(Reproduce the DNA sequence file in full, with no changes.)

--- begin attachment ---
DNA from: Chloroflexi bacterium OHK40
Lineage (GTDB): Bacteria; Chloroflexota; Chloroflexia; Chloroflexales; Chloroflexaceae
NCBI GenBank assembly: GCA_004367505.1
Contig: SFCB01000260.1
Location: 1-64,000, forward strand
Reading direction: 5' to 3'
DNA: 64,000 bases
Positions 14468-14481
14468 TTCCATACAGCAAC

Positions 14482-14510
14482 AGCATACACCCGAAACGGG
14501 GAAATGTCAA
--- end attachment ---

DNA from: Chloroflexi bacterium OHK40
Lineage (GTDB): Bacteria; Chloroflexota; Chloroflexia; Chloroflexales; Chloroflexaceae
NCBI GenBank assembly: GCA_004367505.1
Contig: SFCB01000260.1
Location: 1-64,000, forward strand
Reading direction: 5' to 3'
DNA: 64,000 bases
Positions 14468-14481
14468 TTCCATACAGCAAC

Positions 14482-14510
14482 AGCATACACCCGAAACGGG
14501 GAAATGTCAA